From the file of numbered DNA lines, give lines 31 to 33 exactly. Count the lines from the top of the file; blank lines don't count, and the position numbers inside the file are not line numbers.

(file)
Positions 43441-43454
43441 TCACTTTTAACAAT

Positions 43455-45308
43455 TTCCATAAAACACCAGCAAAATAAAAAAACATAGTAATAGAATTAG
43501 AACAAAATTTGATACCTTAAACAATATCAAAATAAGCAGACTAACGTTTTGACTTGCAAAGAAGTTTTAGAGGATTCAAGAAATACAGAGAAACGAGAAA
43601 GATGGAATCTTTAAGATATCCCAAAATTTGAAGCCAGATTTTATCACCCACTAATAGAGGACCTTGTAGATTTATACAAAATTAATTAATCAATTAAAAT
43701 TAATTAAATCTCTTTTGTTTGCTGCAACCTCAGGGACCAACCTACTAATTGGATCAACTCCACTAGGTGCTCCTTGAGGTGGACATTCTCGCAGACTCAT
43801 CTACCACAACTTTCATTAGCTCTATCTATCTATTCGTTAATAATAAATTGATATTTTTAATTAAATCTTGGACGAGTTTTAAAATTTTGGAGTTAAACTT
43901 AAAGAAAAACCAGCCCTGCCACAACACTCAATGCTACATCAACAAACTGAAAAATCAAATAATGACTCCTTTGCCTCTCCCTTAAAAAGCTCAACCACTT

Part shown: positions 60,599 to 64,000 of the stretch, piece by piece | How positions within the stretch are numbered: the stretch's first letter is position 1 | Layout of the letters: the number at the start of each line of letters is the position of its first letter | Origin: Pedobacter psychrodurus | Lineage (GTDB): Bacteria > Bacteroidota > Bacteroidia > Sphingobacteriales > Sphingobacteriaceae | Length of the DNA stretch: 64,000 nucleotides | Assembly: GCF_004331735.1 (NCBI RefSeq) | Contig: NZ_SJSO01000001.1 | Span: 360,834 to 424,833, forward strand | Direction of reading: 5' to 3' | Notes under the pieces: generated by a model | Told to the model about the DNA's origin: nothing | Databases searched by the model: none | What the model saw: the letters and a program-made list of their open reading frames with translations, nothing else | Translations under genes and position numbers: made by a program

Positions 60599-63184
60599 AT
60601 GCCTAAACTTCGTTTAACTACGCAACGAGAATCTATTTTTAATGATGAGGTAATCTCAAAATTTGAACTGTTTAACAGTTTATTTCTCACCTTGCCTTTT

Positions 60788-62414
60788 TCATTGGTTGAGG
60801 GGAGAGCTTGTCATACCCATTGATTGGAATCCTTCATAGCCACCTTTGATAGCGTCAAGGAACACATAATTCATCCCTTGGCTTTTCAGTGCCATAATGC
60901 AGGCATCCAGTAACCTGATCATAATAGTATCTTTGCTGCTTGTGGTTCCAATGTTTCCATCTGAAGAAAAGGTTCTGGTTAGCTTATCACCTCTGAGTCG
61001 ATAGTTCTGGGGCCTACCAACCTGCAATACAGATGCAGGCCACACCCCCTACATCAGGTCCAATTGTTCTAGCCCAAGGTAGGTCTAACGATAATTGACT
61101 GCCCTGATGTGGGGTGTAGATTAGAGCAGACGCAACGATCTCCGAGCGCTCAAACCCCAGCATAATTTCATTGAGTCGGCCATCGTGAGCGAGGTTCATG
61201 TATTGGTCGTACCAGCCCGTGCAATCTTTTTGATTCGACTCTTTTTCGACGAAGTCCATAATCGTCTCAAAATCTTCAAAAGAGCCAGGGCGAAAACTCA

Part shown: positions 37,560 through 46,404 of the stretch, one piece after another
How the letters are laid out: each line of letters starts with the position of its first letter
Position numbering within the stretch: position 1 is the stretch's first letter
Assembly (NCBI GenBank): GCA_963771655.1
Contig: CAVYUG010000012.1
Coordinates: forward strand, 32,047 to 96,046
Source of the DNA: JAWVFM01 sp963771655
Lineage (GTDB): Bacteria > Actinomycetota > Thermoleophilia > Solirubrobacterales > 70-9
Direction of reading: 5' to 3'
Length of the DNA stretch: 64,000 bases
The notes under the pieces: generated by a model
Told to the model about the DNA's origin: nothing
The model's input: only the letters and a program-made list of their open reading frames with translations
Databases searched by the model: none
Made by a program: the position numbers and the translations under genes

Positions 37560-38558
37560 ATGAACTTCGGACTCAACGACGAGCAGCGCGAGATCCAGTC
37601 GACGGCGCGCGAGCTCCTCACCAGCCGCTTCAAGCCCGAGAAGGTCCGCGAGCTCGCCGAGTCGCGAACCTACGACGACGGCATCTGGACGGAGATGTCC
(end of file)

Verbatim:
The notes under the pieces: generated by a model
Told to the model about the DNA's origin: nothing
The model's input: only the letters and a program-made list of their open reading frames with translations